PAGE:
The essential nature of the field trip

“The lupines are at their most glorious best right now along the river trail,” my husband said to me after his run. His words changed my plans for the morning, especially once I realized I had not taken the river trail for at least five weeks because of shorter walks while my dog healed. She was ready for a longer walk, and I was ready for a field trip.

We rounded the first corner of the river trail, and this is what greeted us:


A real-life Impressionist painting?

She and I walked the trail together first, and I returned later with the camera. I didn’t want to wear her out with so much standing still while I took photos.

As I walked, I could feel myself inhale more deeply and let go with each exhale a little bit of the tension that had built up in me these last few hard weeks.


Among the sea of purple, I stopped to listen. The wind rustled—a gentle, unceasing caress—through the flowers. Bees and hummingbirds buzzed about, and water rushed by.

I realized I had underestimated the essential nature of the field trip, more healing and more necessary even in adulthood than in childhood.


Purple lupine and other blooms, growing wherever possible along the trail


I loved field trips during school when I was growing up. Whether to a museum, or a farm, or the nearby university, a field trip meant something different and new. My favorite final exam in high school involved a field trip to the art museum so we could choose pieces of art and sit in front of them as we wrote our essays about the artist, the piece, the time period, the art movement of the day.

Field trips take us out of the ordinary, mundane tasks of our daily existence. They refresh, invigorate and recharge us. They teach us to pause and examine beauty we might otherwise miss. I’m especially grateful for this unplanned one.


Poppies are blooming, too, and I love to see them standing out in the sea of purple flowers.

Have you been on a field trip lately? Is it time to get outside and discover what you’ve been missing this spring?

The colors of Christmas: purple

For many of you, Christmas may be over. Perhaps you’ve already packed away your decorations, and the tree is out on the street waiting for the garbage men to collect. But for others, Christmas won’t be over until January 6, the day of Epiphany or Three Kings Day. This traditional 12th day of Christmas is a celebration of the magi visiting Jesus in Bethlehem, and for cultures who celebrate it, decorations won’t come down until then.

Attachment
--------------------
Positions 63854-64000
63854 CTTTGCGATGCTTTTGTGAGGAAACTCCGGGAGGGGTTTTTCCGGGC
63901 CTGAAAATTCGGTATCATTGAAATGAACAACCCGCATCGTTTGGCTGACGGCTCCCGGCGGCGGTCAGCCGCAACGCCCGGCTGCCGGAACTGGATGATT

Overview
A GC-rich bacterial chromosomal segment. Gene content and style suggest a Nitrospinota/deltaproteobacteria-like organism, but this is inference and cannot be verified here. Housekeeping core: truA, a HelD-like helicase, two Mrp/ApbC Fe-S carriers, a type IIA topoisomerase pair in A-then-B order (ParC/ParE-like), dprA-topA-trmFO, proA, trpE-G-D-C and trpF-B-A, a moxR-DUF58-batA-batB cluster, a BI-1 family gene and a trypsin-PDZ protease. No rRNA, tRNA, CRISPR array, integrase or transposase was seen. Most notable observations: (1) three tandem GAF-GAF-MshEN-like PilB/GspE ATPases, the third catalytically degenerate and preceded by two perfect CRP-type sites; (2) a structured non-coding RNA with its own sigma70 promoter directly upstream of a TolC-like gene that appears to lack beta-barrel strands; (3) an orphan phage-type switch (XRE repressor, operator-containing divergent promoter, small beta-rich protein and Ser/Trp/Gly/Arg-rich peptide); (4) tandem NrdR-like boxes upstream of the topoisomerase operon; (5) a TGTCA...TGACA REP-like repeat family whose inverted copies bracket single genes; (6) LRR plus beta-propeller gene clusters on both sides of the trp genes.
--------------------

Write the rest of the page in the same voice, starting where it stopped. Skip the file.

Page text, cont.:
So in honor of Epiphany, I hope you won’t mind one last post in the colors of Christmas series. This week’s color is purple, and I have my friend Anna to thank for inspiring me to add it to the colors of Christmas. Early in December, she and I met for lunch, and she told me about decorating her tree with purple ribbon, despite her family’s skepticism. When I told her about the blog series, she asked (somewhat hopefully) if purple would be one of the colors. “After all,” she reminded me, “purple is the color of Advent.” She’s right, you know.

In many churches, the color of Advent is purple. You’ll often see purple candles in Advent wreaths and purple cloth draping altars and pulpits during the season leading up to Christmas. It’s not even that unusual to find purple Christmas ornaments these days.

A purple-winged peacock sits on my Christmas tree.

A purple-winged peacock sits on my Christmas tree.

But why is purple so closely associated with the season of Christmas? For two reasons: purple represents penance and also represents royalty. Penance will come into more focus during the season of Lent that leads us into Easter, but Advent is also supposed to be a time when we repent of our sins as we focus on the coming of the Christ child, the king of kings.


Two of the three kings in my nativity set are clothed in purple. I especially love the crown of the one in the foreground, with alternating stripes of lavender and purple.

So in honor of Christ the king and the royalty whose visit we celebrate with Epiphany, let us embrace purple as a color of Christmas. And as Epiphany comes and leads us toward the season of Lent, may the color purple remind us of the reasons Christ calls us to repent of sins and continue to stay alert for His coming.

I’m going to leave you with another brain puzzler today, this time from a purple card from the set that came in my stocking for Christmas. There’s a message hidden in what appears to be a flower below. Can you find it?


You’ll find this fun card and others like it at

Once you think you have the answer, please post it in the comments below (don’t peek at the comments before you’ve given yourself a little time to figure out the message).

In last week’s post where I included a yellow card like this one, I promised a link to the very cool website where you can find these cards and more things to inspire and motivate you. Again, don’t peek until you’ve tried to figure out the message above, but here’s the site: Visit the site’s About page for a fun, inspirational poem to get your new year off to a great start.

I’ll leave you today by wishing you a happy New Year. I’m grateful to you, my readers, and I look forward to hearing what wonderful adventures God has planned for you in the year ahead.